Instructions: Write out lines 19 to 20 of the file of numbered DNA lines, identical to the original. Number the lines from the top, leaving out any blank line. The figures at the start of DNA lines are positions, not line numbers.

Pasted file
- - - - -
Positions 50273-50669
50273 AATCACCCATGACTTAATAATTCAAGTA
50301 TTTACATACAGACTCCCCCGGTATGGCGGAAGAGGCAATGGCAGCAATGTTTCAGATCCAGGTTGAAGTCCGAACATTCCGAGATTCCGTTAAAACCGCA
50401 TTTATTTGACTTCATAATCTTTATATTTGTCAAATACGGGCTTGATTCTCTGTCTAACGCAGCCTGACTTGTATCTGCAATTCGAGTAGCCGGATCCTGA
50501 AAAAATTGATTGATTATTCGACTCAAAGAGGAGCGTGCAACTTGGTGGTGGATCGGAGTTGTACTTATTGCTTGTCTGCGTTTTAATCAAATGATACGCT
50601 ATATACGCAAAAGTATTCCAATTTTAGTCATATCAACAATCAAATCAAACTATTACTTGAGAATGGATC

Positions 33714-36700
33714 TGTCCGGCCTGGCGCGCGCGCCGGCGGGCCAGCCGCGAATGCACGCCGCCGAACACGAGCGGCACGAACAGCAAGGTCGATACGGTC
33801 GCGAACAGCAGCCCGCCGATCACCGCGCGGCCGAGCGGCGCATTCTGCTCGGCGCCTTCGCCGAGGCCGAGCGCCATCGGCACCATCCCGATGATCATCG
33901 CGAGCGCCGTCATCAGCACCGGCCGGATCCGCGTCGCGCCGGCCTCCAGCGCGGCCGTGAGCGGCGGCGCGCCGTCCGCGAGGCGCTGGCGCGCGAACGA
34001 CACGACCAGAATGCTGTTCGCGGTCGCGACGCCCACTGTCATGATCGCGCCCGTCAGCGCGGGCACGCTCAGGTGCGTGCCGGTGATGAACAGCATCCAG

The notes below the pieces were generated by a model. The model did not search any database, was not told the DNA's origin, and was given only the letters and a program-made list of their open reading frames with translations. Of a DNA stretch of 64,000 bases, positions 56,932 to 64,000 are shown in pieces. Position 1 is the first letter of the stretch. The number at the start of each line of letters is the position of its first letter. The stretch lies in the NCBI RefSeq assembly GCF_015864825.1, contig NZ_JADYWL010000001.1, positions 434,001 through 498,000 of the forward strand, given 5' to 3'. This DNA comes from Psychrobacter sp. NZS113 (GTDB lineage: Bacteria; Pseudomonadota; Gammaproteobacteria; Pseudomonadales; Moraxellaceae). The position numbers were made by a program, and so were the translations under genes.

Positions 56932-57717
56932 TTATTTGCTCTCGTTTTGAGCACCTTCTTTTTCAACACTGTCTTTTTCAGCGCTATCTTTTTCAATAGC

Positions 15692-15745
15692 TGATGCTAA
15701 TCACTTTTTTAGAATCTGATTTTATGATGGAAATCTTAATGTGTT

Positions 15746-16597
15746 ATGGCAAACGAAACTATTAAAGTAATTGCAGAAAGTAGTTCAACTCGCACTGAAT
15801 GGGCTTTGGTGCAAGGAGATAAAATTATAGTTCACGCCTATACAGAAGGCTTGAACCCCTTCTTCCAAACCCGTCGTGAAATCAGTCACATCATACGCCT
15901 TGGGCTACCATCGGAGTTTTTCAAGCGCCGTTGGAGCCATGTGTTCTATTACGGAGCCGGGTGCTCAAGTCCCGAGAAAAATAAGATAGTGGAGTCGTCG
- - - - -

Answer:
15746 ATGGCAAACGAAACTATTAAAGTAATTGCAGAAAGTAGTTCAACTCGCACTGAAT
15801 GGGCTTTGGTGCAAGGAGATAAAATTATAGTTCACGCCTATACAGAAGGCTTGAACCCCTTCTTCCAAACCCGTCGTGAAATCAGTCACATCATACGCCT